Observations and Conclusions on the Ollas

Ollas are the name for unglazed terracotta pots that you bury in the ground with only the neck exposed. I’ve written on them here before but it seems like so long ago I thought I would explain more without having to dig back through old posts.


This last spring was the first time I tried using ollas.


The ones that I selected were from Dripping Springs Ollas.  They are larger than most, locally available to me, have a lid that fits perfectly, and have a mouth that is wider than most, making it easier to fill with a long watering wand.  Actually it didn’t take long before I could use my wand to pry up the edge of the lid, fill the olla, and replace the lid without having to bend down and pick the lid up.

Saved a lot of lower back pain.


I had nine ollas that I used all together.  They are on the expensive side, I believe about $30 each.  Which was actually a lot cheaper than others because they were locally available and I didn’t have to pay shipping.  Still $30 x 9 = ouch.

I buried three ollas per 4 foot x 8 foot planting bed and then planted heavily around them.


Two of the beds contained peppers (and are still using the ollas), and one bed was planted with tomatillos, squash, zucchini, beans, and watermelons.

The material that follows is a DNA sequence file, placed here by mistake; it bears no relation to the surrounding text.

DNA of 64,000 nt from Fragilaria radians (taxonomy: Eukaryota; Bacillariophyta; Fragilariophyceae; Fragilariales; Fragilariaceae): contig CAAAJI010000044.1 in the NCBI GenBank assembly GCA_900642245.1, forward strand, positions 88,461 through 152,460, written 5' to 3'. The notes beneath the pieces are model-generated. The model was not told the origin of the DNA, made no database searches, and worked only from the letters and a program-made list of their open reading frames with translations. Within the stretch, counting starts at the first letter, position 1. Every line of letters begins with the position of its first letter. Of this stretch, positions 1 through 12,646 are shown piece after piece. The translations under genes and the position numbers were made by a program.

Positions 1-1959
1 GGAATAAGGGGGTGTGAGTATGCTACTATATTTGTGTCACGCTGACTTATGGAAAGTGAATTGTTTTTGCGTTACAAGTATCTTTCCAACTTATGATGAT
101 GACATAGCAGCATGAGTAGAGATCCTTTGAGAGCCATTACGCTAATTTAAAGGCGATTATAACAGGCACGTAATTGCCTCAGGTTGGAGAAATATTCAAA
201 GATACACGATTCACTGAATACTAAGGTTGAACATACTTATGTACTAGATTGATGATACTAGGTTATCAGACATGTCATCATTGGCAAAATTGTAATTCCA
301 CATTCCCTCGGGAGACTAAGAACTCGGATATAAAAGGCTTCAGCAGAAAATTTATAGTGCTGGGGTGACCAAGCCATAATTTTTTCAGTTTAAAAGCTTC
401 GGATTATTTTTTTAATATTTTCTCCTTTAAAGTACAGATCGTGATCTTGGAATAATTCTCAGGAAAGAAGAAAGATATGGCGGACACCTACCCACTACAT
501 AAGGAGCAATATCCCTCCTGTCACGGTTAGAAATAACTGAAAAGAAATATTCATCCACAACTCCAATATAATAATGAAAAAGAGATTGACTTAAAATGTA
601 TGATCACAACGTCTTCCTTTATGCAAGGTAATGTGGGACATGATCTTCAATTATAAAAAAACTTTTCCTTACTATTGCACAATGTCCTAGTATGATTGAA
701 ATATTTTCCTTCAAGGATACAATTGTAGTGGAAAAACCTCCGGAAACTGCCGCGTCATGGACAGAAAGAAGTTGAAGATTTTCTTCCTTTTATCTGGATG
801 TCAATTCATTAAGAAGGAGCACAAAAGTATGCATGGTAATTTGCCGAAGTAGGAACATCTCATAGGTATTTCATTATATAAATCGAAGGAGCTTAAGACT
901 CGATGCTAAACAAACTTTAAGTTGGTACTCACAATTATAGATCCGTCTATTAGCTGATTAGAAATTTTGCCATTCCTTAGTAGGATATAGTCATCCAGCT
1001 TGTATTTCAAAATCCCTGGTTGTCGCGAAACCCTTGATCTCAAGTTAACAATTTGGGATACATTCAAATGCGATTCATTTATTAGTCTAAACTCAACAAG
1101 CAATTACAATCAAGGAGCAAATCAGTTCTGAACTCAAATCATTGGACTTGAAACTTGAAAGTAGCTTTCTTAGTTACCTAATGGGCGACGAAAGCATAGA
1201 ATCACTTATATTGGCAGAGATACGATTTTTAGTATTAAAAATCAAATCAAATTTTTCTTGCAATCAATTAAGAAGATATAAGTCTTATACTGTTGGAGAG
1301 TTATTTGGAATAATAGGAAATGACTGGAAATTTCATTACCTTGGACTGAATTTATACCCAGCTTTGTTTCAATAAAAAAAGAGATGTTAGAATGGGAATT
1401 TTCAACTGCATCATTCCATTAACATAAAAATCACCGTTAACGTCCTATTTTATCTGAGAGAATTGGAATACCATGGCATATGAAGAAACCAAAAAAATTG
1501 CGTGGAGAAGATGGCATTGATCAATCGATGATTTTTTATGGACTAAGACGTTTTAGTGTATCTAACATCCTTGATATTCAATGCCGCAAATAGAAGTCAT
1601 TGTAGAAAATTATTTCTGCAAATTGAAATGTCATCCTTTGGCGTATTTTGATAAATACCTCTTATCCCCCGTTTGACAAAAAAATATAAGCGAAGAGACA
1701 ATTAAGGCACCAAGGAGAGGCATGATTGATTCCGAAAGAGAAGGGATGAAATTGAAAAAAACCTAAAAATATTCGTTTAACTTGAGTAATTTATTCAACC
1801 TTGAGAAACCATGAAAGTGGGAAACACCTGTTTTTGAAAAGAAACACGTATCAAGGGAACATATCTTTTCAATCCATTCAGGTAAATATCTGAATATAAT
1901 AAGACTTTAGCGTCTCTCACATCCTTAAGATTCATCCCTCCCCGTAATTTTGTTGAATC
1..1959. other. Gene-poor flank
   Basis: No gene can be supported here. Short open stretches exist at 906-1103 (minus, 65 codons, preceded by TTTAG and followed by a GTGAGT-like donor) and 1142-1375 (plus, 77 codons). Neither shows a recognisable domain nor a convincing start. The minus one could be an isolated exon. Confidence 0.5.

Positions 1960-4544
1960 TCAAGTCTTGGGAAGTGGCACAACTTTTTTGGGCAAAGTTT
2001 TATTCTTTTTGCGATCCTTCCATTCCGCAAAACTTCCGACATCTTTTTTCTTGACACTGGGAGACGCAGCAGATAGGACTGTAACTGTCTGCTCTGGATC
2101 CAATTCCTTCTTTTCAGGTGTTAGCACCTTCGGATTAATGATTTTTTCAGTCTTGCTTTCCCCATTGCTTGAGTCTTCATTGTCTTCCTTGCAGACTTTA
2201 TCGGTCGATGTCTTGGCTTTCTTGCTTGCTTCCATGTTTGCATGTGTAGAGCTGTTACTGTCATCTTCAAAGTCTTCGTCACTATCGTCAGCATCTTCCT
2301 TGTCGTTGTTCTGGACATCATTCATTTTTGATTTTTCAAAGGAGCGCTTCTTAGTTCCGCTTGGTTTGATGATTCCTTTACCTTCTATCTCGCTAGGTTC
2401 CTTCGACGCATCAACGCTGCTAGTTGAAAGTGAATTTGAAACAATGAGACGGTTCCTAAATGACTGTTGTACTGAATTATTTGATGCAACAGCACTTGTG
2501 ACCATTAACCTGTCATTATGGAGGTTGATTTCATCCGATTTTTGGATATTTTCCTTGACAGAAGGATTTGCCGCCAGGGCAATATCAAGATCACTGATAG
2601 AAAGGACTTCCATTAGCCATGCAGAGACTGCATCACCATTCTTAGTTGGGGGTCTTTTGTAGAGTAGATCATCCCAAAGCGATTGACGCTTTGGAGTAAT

I’ve since removed the ollas from the one bed because they are not good to overwinter in the ground since they COULD freeze in a hard frost.  Granted those are pretty rare around here, but at $30 a piece I really didn’t want to take the chance.


Filling the ollas was a lot faster than watering a whole bed.  I did fill them every day, which I’m sure helped, but still it was definitely faster.  Faster watering means less water.  I still watered the perimeter of the bed and the corners, only because I had planted very densely and wanted to make sure that everything was well saturated.

I like to let the chickens out when I fill the ollas because I’ve found that a wide assortment of bugs enjoy the moist environment.  Crickets, ear wigs, and roaches are pretty typical, with the occasional scorpion.  Either way, my one smart chicken figured this game out pretty quick and would hop in the beds and wait for me to fill the pots so she could grab a bug or two.  It worked out pretty well.

I did find that the plants in the bed did not wilt as quickly in the heat of the afternoon, in fact frequently they did not wilt at all.  Similar plants, especially the squash and zucchini, in other beds looked pretty sick when the mercury hit 110+.  My peppers in my pots look good, but are not as big as the peppers in the beds with the ollas.  They also weather the afternoon sun better, even though they aren’t shaded like the potted peppers.


When I removed the three ollas out of the one bed I was able to confirm what I had been told previously, that the roots of the plants would weave their way around the olla, making the watering even more efficient.  Sure enough what I found was a complete encasement of the ball of the olla in a thick mat of roots.  It was impressive!  The roots did not penetrate the olla and I found that the surface of the terracotta was in good condition, giving me confidence that they will last for several years to come.